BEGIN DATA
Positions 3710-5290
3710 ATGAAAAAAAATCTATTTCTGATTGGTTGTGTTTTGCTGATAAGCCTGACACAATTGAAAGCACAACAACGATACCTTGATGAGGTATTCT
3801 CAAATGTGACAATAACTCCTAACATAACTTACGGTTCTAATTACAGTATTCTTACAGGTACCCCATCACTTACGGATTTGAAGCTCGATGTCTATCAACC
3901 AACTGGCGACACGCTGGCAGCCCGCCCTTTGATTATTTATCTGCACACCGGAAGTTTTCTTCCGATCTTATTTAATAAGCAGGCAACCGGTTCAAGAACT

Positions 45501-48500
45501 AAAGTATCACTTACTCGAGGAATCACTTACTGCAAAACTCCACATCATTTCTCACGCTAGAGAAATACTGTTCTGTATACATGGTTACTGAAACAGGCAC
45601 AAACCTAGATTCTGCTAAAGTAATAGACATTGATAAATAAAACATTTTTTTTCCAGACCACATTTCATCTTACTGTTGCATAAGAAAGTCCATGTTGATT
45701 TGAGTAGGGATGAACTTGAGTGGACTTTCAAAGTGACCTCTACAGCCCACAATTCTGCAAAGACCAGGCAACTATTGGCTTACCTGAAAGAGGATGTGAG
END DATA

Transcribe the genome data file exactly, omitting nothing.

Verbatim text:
Positions 3710-5290
3710 ATGAAAAAAAATCTATTTCTGATTGGTTGTGTTTTGCTGATAAGCCTGACACAATTGAAAGCACAACAACGATACCTTGATGAGGTATTCT
3801 CAAATGTGACAATAACTCCTAACATAACTTACGGTTCTAATTACAGTATTCTTACAGGTACCCCATCACTTACGGATTTGAAGCTCGATGTCTATCAACC
3901 AACTGGCGACACGCTGGCAGCCCGCCCTTTGATTATTTATCTGCACACCGGAAGTTTTCTTCCGATCTTATTTAATAAGCAGGCAACCGGTTCAAGAACT

Positions 45501-48500
45501 AAAGTATCACTTACTCGAGGAATCACTTACTGCAAAACTCCACATCATTTCTCACGCTAGAGAAATACTGTTCTGTATACATGGTTACTGAAACAGGCAC
45601 AAACCTAGATTCTGCTAAAGTAATAGACATTGATAAATAAAACATTTTTTTTCCAGACCACATTTCATCTTACTGTTGCATAAGAAAGTCCATGTTGATT
45701 TGAGTAGGGATGAACTTGAGTGGACTTTCAAAGTGACCTCTACAGCCCACAATTCTGCAAAGACCAGGCAACTATTGGCTTACCTGAAAGAGGATGTGAG